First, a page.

Rather than being paid to practices, this money will go to the consortium, which will have to decide how best to share it between member practices. And GP practices will lose a proportion of their existing income if their consortium overspends.
Lawyers have warned that the process of consortiums deciding how incentives should be shared will be just one of a raft of potential stumbling blocks to consortiums getting off the ground.
How will consortiums hold GP practices accountable?
The NHS Commissioning Board will be responsible for holding GP consortiums to account. It will also hold GP practice contracts, but is expected to devolve to consortiums the job of policing practice performance.
It is expected that around 70-80 % of a consortium’s commissioning plans will be set from above, but the remainder will be down to individual consortiums to decide, including vital questions such as how incentives will be distributed, what the policy is on dealing with under-performance and how voting rights are distributed among practices.
Talks have already begun in some PCTs between LMC leaders and lawyers, aimed at tackling a potential legal minefield by drawing up a model contract for consortiums. But it’s a complex issue, with the NHS Commissioning Board drawing up its own model contract, and likely to play a key role in attempting to resolve disputes between GPs.
Lawyers warn there could be chaos if commissioning enthusiasts end up locked in battle with GPs resistant to the Government’s plans and unhappy at their peers having newfound control over them.
What happens if consortiums overspend?
Andrew Lansley has said there will be ‘no bail out’ for GP consortiums, which he expects to take on the financial risk of commissioning. They may choose to insure against this risk, or to share it with a private company.
Risk will not, however, be shared with individual practices, who will not be penalised financially in the event of an overspend, other than through the loss of their quality premium.
The NHS Commissioning Board will have the power to step in if consortiums run a ‘significant risk of failure’, to impose measures to limit any overspend (such as reducing referral activity), and in extreme circumstances to sanction temporary payments.
Consortiums that overspend are likely to be forced to undergo remedial action and may ultimately have their commissioning responsibilities taken away and given to someone else, such as a neighbouring consortium. Some claim this could lead to private firms being parachuted in, which the private sector will be eyeing very closely.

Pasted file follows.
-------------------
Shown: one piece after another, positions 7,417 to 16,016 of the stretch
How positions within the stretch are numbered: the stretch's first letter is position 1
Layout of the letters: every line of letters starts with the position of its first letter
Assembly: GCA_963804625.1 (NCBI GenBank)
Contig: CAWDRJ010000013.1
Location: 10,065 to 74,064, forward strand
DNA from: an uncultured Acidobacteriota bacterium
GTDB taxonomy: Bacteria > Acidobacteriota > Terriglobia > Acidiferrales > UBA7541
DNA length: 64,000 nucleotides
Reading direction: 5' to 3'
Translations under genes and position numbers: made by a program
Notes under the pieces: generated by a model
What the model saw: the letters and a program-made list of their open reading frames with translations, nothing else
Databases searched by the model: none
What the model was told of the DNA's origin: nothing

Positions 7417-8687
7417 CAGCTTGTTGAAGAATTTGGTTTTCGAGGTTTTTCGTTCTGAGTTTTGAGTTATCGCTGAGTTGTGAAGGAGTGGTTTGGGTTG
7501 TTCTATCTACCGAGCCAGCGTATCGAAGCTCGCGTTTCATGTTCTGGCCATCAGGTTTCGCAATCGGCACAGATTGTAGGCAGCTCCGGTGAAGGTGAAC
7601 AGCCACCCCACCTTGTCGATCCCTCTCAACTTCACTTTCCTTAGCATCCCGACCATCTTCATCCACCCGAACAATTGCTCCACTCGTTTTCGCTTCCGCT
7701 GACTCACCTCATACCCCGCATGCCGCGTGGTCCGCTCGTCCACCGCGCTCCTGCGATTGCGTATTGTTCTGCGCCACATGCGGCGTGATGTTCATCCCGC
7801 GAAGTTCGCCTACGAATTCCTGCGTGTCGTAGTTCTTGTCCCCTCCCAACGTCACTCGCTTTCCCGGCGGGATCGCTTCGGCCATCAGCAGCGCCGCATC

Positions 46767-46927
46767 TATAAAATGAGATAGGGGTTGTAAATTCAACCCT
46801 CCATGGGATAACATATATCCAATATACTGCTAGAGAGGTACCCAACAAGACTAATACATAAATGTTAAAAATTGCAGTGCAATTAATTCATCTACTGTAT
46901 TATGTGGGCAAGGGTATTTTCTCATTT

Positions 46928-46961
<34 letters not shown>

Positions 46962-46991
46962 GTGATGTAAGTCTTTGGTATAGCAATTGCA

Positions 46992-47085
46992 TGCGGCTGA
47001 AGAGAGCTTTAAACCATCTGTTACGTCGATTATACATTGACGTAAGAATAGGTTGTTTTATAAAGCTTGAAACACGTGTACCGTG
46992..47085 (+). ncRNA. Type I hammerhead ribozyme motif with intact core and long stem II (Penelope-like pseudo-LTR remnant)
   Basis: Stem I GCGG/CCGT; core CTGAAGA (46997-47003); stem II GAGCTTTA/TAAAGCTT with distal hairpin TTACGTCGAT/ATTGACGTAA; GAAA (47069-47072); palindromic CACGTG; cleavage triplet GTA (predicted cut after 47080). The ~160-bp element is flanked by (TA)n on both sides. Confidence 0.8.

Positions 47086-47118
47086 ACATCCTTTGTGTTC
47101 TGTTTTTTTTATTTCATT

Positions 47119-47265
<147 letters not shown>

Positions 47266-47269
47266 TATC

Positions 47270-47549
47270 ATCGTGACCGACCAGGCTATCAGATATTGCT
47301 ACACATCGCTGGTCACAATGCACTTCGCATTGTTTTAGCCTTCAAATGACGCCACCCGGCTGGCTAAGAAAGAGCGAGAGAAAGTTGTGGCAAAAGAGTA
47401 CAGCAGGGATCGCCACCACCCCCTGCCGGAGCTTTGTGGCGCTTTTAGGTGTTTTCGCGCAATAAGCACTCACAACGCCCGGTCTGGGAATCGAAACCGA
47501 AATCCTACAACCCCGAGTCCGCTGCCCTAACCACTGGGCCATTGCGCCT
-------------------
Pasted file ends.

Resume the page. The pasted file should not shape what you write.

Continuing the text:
What happens with existing deals signed by PCTs when GP consortiums take over?
GPs will be expected to take on the huge challenge of reviewing all the contracts held by PCTs and potentially re-negotiate or terminate existing deals with a raft of NHS providers, including out-of-hours companies.
Many contracts will contain clauses governing a change of commissioning organisation, so GPs won’t always be lumbered with the full burden of long-term contracts – a considerable relief, since some last up to 30 years. But GPs could be faced with legal challenges by firms, some of who have funding to dwarf any GP consortium.
GP consortiums will call the shots over future the use of management consultants, private firms running services in the community and back-office services, to name but a few.
What does the White Paper mean for private firms?
The White Paper will lead to huge new opportunities for private companies, with firms such as UnitedHealth, Tribal, Bupa and Harmoni already offering to run commissioning and accountancy services and back-office functions for GP consortiums.
Indeed, the DH’s consultation document says local consortiums will have the option of either buying in support for specific services such as financial analysis, or devolving commissioning of whole services to local authorities, social enterprises or private firms.
On the provider side, privately owned practices and Darzi centres, such as those run by Virgin–owned Assura, will gain a new a stake in the direction of the NHS, being entitled to a place on GP consortiums provided they have their own list of patients.
The inclusion of Darzi centres in consortiums is also likely to thwart GP leaders’ hopes of closing down the centres, widely regarded as white elephants.
On a wider front the private sector is expected to profit from many of the White Paper’s elements, particularly its introduction of an ‘any willing provider’ policy across the NHS.
Frequently asked questions on the health White Paper